• Doorstop Baby: Or rather, Doorstop Kitten.
  • Downer Ending: Not only does Mr. Johnson get killed off at the end by blowing up his own house, but then the cat gets crushed to death when his dead body falls on top of it and now the Cat's nine ghosts will continue to torment the ghost of Mr. Johnson for all eternity.
  • Hoist by His Own Petard: A lot of Mr. Johnson's misfortune is self-inflicted as his attempts to get rid of the cat backfire in increasingly spectacular fashion.
    • He first tries driving to a nearby forest to abandon the cat; the cat simply returns to his car, and he tries abandoning it ever deeper in the forest until he gets completely lost.
    • Then he puts the cat in a bag and goes out to sea in a speedboat to drop the bag overboard; however, as he prepares to drop anchor, the anchor drags him to the bottom of the sea (triggering the motor of the boat, which speeds back to shore with the cat inside).
    • Next, he tries putting the cat in a hot-air balloon and cutting it from its moorings; instead, the balloon detaches from the basket with Mr. Johnson tied to it and zooms all over the sky, while the cat hops out of the basket and trots home.
    • Mr. Johnson tries taking the cat away on a railway handcart, but hits a beetle on the tracks and tumbles over a cliff and into a mineshaft, where he is surrounded by dozens of rats, bats, and other hostile creatures. The cat escapes unscathed again.
    • Finally, Mr. Johnson tries to blow the cat sky-high with dynamite, only to set his own hair on fire lighting the fuse and getting blown up instead... fatally so.
  • Joker Immunity: No matter what Johnson does, the cat comes back...
  • Killer Rabbit: The cat, of course, whose destructive powers just grow and grow, as the cartoon proceeds.
  • Laughing Mad: Mr. Johnson, as the cartoon progresses.
  • Left the Background Music On: The opening notes of the cartoon are revealed to have been Mr. Johnson practicing on the tuba.
  • Line Boil: The animation is a sterling example of the "line boil" style, most visible in the wobbly lines used to draw Mr. Johnson (which get more wobbly as his failed attempts to get rid of the cat cause Sanity Slippage).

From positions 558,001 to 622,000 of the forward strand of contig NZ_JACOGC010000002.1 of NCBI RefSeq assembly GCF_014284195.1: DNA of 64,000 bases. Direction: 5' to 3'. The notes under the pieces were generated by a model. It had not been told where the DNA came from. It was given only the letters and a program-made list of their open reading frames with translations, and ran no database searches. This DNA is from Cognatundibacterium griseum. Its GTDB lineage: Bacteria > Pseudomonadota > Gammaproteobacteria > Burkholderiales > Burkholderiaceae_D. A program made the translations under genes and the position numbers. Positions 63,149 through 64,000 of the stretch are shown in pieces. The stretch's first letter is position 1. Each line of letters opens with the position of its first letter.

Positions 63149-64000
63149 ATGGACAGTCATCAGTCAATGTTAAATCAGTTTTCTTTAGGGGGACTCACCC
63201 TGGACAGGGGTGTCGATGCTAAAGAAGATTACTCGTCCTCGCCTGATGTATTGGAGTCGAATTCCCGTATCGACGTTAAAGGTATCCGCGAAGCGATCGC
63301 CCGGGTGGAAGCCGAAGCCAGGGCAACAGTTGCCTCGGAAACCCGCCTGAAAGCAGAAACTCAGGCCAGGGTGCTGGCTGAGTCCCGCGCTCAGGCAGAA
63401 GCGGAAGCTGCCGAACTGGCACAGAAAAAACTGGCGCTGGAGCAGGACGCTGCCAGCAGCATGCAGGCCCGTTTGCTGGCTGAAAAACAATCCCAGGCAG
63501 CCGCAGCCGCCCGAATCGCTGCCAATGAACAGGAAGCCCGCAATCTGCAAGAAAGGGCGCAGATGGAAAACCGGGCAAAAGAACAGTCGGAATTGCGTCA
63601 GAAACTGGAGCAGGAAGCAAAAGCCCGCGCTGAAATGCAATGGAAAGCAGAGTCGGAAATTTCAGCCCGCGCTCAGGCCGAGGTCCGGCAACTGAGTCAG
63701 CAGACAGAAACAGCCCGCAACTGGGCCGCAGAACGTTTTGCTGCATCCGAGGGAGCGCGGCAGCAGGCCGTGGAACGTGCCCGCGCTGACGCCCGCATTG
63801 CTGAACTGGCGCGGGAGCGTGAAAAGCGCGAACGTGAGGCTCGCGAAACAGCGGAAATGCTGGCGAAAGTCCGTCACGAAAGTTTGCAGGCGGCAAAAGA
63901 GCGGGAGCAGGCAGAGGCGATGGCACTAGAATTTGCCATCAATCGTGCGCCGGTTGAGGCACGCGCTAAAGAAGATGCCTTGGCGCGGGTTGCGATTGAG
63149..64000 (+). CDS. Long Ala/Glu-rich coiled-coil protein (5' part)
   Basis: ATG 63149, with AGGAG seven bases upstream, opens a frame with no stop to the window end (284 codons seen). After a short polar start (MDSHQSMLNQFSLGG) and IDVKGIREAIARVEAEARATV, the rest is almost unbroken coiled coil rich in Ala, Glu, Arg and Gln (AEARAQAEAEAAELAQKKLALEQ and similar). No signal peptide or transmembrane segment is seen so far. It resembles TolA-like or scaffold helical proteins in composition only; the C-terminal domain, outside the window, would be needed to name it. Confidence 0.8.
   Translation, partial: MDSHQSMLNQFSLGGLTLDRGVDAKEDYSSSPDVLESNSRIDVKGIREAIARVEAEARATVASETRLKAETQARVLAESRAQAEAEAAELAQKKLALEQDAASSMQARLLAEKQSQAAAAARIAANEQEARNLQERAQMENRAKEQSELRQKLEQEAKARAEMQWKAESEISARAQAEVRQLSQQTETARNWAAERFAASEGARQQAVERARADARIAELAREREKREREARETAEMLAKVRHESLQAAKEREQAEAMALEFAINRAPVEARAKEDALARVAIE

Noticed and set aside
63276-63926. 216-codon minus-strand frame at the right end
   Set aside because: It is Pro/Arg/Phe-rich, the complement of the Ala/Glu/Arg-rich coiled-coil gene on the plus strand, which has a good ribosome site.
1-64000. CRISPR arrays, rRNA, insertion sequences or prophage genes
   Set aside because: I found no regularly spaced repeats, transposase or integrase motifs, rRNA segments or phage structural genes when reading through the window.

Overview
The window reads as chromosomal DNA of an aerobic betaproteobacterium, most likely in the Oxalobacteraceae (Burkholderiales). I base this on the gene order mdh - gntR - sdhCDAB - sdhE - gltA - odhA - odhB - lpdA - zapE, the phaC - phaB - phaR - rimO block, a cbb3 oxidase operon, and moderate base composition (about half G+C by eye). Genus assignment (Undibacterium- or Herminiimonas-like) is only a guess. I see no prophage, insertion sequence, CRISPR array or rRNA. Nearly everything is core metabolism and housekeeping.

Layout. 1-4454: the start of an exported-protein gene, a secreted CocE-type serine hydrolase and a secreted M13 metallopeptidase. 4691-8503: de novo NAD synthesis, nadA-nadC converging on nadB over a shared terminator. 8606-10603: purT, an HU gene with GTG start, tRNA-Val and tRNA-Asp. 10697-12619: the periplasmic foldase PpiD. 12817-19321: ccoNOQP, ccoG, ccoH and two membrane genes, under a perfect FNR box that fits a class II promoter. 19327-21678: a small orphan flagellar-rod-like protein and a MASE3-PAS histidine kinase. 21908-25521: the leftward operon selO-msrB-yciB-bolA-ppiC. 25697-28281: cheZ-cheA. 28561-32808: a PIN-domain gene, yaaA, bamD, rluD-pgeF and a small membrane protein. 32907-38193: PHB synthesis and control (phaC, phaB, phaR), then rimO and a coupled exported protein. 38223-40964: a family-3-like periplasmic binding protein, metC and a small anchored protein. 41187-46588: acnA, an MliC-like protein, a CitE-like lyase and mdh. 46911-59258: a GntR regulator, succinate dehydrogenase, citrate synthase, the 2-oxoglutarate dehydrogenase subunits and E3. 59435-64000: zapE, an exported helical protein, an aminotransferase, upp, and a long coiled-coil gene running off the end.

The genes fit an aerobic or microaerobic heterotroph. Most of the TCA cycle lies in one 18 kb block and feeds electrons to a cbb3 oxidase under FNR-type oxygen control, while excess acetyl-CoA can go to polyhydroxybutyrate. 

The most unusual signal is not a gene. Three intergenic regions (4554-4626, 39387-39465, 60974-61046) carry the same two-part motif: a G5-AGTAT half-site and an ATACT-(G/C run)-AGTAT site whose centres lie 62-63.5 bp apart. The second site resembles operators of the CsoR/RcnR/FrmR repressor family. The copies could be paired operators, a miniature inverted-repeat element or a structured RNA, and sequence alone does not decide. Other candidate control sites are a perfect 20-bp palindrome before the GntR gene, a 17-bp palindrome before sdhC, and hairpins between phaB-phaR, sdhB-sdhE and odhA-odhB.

• Matchlight Danger Revelation: In the mine. Unhelpfully blown out by the aforesaid danger. This was made apparent by the sounds of its insides spill across the floor.
  • Memento Macguffin: Johnson's original reason for throwing the cat out was because it broke the rattle he had since he was a child.
  • Oh Crap!: Mr. Johnson experiences this several times, most notably when surrounded by rats and when he realizes that the cat will always come back, even in death.
  • Precision F-Strike: Mr. Johnson comes very close to delivering one when he approaches the cow tied to the railway track and exclaims "What the ffffffffff.....?" Doubles as Getting Crap Past the Radar because this is an NFB cartoon, after all.
  • Schmuck Bait: Ah, what a cute little kitten!
  • Tempting Fate: The beginning line "One little cat, how hard could it be?" made it pretty obvious how things would go. Then one of the final verses "The old man knew it couldn't get any worse". Guess what?
  • Winged Soul Flies Off at Death: Followed by nine other winged souls.
  • You Can't Fight Fate: Taken to insane extremes. Simply put, getting rid of the cat is not an option.
  • You Dirty Rat: They force their unwelcome attentions on Johnson when he falls down a mine shaft.

But the cat came back, the very next day...